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Electric Cars Will Treble Market Share This Year In Europe

EU standards are driving electric cars towards 10% of sales, and 15% in 2021.
But lax targets for 2025 and 2030 would see EV sales stagnate for a decade.

Originally published on Transport & Environment.
By Eoin Bannon

Also available in FrenchGermanItalian, and Polish

  • EU standards are driving electric cars towards 10% of sales, and 15% in 2021.
  • But lax targets for 2025 and 2030 would see EV sales stagnate for a decade.
  • BMW, PSA, Volvo and FCA-Tesla pool already compliant with 2020 target as of H1.

Electric cars will treble their market share in Europe this year as a result of EU car CO2 targets, new analysis shows. Despite the pandemic, EV sales have surged since 1 January, just as the emissions standards kicked in, and will reach 10% this year and 15% in 2021. Transport & Environment (T&E), which analysed sales in the first half of 2020 as well as carmakers’ compliance strategies, said it shows ambitious CO2 standards work but there’s a risk EV momentum runs out of steam after 2021 due to lax EU targets for 2025 and 2030.

Julia Poliscanova, senior director for clean vehicles at T&E, said: “Electric car sales are booming thanks to EU emissions standards. Next year, one in every seven cars sold in Europe will be a plug-in. EU manufacturers are back in the EV race, but without more ambitious CO2 targets in 2025 and 2030 to spur them on, they’ll run out of steam as soon as 2022.”

PSA Group, Volvo, FCA-Tesla and BMW Group are already complying with the EU’s target for average emissions of new cars, based on their sales in the first half of 2020, T&E’s analysis shows. Renault, Nissan, the Toyota-Mazda pool and Ford have a small gap to close of 2 grams of CO2 per km. The sales of the Zoe alone in 2020 will knock off 15g of CO2 to help ensure Renault complies.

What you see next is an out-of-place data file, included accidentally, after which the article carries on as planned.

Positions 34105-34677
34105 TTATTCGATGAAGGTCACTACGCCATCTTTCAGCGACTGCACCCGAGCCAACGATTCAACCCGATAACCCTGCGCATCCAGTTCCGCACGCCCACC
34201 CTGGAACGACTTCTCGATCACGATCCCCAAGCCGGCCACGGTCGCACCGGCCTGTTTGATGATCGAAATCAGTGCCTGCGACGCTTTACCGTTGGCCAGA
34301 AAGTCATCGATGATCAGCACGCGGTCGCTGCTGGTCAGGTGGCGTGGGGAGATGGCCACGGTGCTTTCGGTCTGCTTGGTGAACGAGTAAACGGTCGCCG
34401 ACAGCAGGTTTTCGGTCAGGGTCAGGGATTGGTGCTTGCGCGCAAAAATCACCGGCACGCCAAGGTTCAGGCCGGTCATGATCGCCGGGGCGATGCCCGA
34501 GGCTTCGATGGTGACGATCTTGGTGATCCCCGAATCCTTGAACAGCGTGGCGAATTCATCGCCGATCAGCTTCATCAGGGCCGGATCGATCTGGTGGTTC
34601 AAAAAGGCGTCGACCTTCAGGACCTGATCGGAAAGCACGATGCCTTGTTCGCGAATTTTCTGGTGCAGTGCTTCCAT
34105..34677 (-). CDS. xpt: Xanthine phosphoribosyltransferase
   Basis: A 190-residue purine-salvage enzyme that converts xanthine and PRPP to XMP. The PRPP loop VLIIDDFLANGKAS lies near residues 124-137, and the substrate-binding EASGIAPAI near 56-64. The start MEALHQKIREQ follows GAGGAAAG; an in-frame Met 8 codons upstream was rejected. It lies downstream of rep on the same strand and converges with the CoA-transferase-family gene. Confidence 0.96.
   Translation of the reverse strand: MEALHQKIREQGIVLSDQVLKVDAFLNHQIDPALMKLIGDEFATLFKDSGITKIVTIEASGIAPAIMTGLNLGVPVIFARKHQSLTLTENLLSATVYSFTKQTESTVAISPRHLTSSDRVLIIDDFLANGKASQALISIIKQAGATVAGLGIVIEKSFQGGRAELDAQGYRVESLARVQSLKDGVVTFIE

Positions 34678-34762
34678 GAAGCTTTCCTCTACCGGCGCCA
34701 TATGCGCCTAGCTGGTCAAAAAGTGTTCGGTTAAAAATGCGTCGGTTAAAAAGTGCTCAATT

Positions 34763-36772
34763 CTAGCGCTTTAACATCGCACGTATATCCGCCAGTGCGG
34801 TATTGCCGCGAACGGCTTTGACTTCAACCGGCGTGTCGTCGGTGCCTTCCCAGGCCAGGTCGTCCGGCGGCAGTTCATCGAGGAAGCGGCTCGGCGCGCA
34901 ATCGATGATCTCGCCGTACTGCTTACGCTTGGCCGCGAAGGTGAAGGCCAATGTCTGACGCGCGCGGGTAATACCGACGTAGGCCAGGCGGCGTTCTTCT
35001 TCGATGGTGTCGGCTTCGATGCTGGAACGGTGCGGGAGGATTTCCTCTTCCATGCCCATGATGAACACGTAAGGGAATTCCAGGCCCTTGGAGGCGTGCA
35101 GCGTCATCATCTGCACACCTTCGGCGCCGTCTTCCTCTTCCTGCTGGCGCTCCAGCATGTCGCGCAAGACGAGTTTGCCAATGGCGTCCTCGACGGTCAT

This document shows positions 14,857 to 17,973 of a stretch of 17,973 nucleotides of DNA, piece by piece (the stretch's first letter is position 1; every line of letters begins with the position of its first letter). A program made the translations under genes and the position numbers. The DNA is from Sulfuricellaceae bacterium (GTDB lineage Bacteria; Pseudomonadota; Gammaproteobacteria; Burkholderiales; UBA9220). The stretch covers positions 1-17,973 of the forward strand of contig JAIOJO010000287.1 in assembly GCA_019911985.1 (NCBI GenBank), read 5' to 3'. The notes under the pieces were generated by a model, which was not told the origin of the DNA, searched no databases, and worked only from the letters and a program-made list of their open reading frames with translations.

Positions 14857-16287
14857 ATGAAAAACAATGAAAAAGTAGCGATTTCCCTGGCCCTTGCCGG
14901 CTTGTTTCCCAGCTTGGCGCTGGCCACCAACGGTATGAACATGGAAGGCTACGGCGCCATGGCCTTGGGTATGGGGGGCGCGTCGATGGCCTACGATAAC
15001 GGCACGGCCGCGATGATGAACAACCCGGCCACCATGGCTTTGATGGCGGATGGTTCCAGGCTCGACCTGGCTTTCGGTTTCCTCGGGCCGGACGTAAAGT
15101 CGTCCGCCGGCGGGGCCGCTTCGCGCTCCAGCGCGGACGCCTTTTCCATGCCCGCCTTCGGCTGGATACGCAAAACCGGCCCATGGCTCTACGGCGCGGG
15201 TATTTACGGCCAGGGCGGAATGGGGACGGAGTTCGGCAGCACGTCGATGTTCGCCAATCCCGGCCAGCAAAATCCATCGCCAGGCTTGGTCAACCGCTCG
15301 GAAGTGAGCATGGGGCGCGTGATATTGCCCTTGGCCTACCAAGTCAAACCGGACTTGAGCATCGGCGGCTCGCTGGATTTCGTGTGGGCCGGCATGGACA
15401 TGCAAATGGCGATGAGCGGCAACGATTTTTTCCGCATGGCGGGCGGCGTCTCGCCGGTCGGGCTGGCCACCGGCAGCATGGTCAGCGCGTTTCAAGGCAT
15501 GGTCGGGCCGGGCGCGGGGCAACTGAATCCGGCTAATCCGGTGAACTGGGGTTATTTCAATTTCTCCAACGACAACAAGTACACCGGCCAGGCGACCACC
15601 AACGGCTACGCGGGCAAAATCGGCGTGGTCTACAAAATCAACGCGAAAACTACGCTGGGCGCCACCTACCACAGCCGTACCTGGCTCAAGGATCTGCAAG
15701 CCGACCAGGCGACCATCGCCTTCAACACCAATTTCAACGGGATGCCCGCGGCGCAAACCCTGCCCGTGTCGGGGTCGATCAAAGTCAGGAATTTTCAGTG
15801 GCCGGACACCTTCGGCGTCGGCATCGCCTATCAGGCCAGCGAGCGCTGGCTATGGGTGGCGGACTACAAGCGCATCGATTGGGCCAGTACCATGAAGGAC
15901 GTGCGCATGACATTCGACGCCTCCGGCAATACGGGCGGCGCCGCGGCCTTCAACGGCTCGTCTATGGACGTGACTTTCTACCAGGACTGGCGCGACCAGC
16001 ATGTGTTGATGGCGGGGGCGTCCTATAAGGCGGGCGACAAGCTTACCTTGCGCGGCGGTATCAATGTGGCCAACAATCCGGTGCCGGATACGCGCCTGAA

While further away, the Volkswagen Group (5g), Hyundai-Kia (7g-3g), Daimler (9g) and Jaguar-Land Rover (13g) should cross the line either through their compliance strategies of selling more plug-in vehicles, by pooling emissions with other companies, or both. Daimler is expected to close much of the gap by selling more of its plug-in hybrids, including the E-Class, C-Class, A-Class and GLC — sales of which have grown rapidly this year.

But while electric cars’ market share will go from 3% to 10% this year, and to 15% next year, we may expect to see it at only 20% four years later if the current CO2 regulation is not revised, the analysis shows. Norway shows how fast the EV market can grow: from 6% of sales in 2013 to almost 50% five years later, in 2018.

Worryingly, sales of lucrative but highly-polluting SUVs crept up to 39% in the first half of 2020. This is encouraged by a loophole in the EU regulation whereby selling heavy vehicles actually gives carmakers laxer CO2 targets. Also, half of all the electric cars sold today are “fake electric” plug-in hybrids that are rarely charged and emit 2-4 times more CO2 in the real world than the lab tests show.¹ T&E said the EU needed to set 2035, at the latest, as the end date for sales of combustion engines — including current PHEV technology.

Julia Poliscanova concluded: “The electric car is finally entering the mainstream in Europe but SUV sales are still growing like weeds. The only way to kill off highly-polluting vehicles is to give carmakers a clear end date now. Cars that run on biofuels, fake electric engines or fossil gas emit CO2 and shouldn’t be allowed on the market after 2035.”

¹See: The ICCT, Real-world usage of plug-in hybrid electric vehicles: Fuel consumption, electric driving, and CO2 emissions, (2020).

Also: T&E, UK briefing: The plug-in hybrid con, (2020).

Read more: Mission (almost) accomplished — Carmakers’ race to meet the 2020/21 CO2 targets, and the EU electric cars market

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